As scholars, we need to be aware that our work has direct policy implications. The insistence on questioning whether these communities are truly Jewish raises policy issues such as: Can members of these communities claim their right, as Jews, to Israeli citizenship? Is Israel (and the Jewish community writ large) responsible for support they may request? How might accepting these communities as “truly” Jewish impact the delicate balance of Israeli political relations with the often unstable governments in their home countries? We must be aware of our own place within the organized Jewish community, and how the kinds of questions we ask and the methods we utilize in our research may impact our understanding of the emergent communities we study. Most of all, it is incumbent upon Jewish scholars to explore the assumptions we bring to such studies, for the benefit of the communities we research, but also for our understanding of ourselves.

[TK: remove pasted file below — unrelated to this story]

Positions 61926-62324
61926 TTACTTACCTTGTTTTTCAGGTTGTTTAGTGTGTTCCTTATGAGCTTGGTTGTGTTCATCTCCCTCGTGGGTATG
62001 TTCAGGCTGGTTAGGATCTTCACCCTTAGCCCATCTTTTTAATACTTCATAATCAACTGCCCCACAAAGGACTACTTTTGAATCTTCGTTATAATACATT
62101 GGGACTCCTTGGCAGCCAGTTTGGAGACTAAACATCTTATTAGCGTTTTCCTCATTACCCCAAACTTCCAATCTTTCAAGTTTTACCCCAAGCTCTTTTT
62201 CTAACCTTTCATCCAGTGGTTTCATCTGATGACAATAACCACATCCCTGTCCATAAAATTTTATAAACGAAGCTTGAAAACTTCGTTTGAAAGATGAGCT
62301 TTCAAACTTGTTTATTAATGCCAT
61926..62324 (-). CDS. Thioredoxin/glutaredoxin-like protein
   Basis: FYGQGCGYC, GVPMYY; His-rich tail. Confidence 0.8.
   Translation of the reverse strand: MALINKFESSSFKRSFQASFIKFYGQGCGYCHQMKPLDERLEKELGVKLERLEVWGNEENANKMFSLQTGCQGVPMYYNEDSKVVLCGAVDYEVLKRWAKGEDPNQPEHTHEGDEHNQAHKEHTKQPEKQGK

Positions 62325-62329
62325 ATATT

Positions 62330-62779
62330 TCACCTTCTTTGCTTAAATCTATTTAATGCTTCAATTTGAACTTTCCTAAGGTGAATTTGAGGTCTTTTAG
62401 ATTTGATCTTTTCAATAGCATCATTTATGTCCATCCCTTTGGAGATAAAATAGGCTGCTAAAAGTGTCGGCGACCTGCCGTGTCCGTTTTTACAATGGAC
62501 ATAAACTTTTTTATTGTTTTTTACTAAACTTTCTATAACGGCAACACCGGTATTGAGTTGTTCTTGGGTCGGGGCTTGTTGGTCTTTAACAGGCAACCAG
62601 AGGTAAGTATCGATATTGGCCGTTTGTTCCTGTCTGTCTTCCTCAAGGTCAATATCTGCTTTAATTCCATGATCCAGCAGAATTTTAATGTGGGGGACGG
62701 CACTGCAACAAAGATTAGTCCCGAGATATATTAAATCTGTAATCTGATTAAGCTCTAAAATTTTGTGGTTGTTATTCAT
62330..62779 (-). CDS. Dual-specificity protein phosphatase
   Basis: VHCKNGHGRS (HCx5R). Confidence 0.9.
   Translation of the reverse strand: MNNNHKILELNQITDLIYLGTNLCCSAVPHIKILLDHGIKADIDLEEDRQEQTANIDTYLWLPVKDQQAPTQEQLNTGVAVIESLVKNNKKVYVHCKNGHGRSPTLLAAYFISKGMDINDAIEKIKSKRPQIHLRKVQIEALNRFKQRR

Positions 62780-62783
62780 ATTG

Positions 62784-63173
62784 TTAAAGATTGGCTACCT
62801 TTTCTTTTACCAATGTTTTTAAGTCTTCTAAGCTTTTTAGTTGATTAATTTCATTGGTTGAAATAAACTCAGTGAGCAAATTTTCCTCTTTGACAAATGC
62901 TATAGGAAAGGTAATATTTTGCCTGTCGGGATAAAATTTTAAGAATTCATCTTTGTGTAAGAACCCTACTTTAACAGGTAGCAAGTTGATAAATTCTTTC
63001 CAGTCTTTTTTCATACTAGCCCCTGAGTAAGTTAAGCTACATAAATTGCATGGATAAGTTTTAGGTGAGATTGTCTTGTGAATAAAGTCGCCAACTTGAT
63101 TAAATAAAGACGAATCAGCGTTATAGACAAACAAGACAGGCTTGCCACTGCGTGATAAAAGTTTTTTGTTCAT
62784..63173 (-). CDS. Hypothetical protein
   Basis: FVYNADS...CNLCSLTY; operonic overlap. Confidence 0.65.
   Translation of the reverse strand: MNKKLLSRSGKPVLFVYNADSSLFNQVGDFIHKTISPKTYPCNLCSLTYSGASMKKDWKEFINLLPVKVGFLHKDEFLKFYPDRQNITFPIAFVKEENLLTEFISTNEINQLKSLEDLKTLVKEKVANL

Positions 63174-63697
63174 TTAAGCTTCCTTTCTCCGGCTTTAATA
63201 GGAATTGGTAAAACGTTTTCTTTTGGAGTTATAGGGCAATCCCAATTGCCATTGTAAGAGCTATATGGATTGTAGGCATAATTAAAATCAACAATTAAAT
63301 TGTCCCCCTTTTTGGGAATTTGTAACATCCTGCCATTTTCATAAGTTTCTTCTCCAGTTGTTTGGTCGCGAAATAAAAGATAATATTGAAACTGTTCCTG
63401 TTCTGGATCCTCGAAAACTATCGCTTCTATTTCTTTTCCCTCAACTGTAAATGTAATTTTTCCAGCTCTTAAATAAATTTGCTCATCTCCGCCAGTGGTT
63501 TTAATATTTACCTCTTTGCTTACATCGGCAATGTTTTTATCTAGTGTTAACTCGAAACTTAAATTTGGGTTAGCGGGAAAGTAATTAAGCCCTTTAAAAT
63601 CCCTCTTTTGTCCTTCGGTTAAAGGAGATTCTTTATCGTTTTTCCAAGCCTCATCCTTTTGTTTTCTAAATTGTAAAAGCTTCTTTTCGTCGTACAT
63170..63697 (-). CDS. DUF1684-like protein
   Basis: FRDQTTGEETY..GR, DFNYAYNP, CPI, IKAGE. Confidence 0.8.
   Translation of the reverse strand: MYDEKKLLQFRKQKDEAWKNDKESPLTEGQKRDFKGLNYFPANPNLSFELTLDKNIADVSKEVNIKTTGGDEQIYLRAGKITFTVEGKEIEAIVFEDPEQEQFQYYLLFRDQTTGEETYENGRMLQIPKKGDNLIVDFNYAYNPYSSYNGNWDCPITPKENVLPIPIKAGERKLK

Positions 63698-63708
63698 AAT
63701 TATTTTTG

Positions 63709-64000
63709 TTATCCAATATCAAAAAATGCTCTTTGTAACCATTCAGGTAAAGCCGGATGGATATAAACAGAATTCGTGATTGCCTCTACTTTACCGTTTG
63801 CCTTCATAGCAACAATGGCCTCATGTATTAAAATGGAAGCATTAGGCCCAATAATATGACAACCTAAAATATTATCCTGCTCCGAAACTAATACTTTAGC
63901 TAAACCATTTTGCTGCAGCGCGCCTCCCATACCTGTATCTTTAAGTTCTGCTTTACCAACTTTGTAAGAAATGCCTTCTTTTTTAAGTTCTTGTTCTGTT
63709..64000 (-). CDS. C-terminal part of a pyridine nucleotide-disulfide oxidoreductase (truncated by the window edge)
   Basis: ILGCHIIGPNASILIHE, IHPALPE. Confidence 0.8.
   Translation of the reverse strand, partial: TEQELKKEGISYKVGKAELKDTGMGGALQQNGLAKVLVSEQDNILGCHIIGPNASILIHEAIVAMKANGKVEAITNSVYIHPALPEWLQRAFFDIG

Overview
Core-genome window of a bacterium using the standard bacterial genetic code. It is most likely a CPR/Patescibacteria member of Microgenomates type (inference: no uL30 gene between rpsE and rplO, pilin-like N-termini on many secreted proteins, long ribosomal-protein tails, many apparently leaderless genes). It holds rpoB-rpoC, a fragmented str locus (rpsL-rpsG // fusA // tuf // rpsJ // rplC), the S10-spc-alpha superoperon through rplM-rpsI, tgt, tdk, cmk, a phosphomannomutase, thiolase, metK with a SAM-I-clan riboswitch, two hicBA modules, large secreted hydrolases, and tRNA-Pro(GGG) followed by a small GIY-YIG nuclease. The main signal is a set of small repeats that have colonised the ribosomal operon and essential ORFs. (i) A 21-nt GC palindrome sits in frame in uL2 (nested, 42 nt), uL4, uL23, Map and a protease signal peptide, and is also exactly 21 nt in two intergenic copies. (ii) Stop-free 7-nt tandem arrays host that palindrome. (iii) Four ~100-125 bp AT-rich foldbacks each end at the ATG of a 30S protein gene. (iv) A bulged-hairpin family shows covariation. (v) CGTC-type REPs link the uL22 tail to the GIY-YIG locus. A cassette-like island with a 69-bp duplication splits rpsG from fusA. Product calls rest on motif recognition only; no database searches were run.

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Marla Brettschneider, PhD, is a professor of political philosophy and feminist theory at the University of New Hampshire. She has a joint appointment in the departments of political science and women’s studies, where she serves as coordinator. Her most recent book is The Family Flamboyant: Race Politics, Queer Families, Jewish Lives.


  1. The Questions at the bottom are the most interesting to me…the first being the necessity to categorize who is and who is not a Jew. Its seems odd to me that the Orthodoxy in charge of Judaism in Israel aren’t from Israeli ie North African heritage. These Jews, who some believe are part of the tribes of Judaism, may be the “real” Jews. When we read Torah we read the names of countries on the continent of Africa, not Poland or Russia, let because of the world-wide preference for lighter skin somehow Russians and Poles who migrated to Israel after the Shoah are all of a sudden in charge of a land that was, might I add, already occupied by a people.